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The Legends of X Turn Out for John Leslie Memorial

The industry paid tribute to one of its truly great "graduates"

The Legends of X Turn Out for John Leslie Memorial

STUDIO CITY, Calif.—More than 100 adult industry members, supporters and friends turned out last night at the Starlight Room of the Sportsman's Lodge on Ventura Boulevard to honor one of the industry's true legends, actor/director John Leslie Nuzzo.

The event, which lasted almost two hours, featured Evil Angel general manager Christian Mann, Leslie's friend of about 20 years, as Master of Ceremonies, and was put together by Leslie's long-time friends and co-workers, actors/directors Joey Silvera and Jules Jordan, and Kevin Moore, Leslie's photographer and editor.

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"We have a room full of people; quite an illustrious group gathered tonight," Mann said as the ceremonies began.

Mann called attention to the fact that Leslie's wife, Kathleen, had brought to the memorial "some really cool stuff" of Leslie's from their home in Marin County, including his black leather—a gift from Christoph Clark—his harmonica case and a montage of photos from his personal collection. Later, fellow actor Richard Pacheco added a towel emblazoned with the words "Terrible Towel"—a memory from their youth in Pittsburgh, that was apparently a fixture on some early Leslie sets.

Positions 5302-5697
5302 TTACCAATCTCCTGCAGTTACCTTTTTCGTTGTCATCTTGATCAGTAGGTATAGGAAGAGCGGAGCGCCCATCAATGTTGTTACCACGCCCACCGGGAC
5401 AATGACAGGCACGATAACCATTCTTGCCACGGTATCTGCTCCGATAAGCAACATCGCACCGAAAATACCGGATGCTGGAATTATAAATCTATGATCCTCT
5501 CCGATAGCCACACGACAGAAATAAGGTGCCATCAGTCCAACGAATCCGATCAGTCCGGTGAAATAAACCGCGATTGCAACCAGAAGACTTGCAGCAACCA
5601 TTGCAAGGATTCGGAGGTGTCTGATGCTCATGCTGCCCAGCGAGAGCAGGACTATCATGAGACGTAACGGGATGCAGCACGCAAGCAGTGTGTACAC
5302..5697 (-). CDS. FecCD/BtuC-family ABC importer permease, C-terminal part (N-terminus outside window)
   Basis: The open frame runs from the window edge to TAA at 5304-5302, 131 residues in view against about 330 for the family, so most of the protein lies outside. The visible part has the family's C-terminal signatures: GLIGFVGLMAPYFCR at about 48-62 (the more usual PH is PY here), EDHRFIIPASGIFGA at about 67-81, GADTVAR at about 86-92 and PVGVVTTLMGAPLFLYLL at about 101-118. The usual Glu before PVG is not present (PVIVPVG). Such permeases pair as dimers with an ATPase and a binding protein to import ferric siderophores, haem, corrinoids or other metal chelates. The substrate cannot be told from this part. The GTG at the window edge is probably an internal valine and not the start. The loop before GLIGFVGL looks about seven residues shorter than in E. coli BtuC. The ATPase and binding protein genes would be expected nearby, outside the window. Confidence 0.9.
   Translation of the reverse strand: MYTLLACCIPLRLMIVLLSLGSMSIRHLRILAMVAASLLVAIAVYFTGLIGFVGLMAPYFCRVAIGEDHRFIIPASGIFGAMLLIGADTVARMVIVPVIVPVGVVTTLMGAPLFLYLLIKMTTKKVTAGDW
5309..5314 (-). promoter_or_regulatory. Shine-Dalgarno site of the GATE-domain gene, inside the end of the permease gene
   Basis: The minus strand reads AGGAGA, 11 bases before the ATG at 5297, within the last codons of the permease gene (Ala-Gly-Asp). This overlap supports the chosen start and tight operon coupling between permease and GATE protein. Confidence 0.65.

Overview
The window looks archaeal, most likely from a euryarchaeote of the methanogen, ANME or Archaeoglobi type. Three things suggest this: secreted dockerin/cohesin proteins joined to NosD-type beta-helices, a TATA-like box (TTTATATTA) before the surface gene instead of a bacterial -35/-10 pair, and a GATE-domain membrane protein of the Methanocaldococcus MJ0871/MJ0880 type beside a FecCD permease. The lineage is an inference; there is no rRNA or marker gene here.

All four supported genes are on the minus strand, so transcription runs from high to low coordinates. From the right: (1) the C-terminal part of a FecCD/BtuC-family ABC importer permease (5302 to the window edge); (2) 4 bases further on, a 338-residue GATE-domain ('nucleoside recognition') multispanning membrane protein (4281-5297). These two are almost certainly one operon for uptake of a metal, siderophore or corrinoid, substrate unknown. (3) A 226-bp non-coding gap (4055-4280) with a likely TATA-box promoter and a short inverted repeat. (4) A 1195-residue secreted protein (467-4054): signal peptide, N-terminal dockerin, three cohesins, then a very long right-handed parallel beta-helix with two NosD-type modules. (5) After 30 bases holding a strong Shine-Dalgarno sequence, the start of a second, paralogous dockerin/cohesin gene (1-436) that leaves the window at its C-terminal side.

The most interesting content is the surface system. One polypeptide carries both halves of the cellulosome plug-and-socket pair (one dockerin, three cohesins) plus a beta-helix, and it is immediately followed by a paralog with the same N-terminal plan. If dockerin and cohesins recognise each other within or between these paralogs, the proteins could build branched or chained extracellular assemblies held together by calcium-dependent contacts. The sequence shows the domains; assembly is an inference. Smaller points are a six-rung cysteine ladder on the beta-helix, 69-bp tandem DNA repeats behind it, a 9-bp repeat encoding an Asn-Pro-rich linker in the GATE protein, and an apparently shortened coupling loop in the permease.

"Some of those photos remind me how beautiful the man was when he was young and vibrant, and he was till a very beautiful man even as he got a little older and a little curmudgeony," Mann continued. "The thing that I came to learn about John was, the John I got to know wasn't really the dreamer type; he was more of a realist ... He told it like he saw it and he didn't sugar coat it, and sometimes he kept us on our toes at the office, and at the end of every conversation, even it had been heated, he always finished with something really nice, and the thing about that is, because he's the kind of guy who would only tell it like it is, when he said it, you knew he meant it...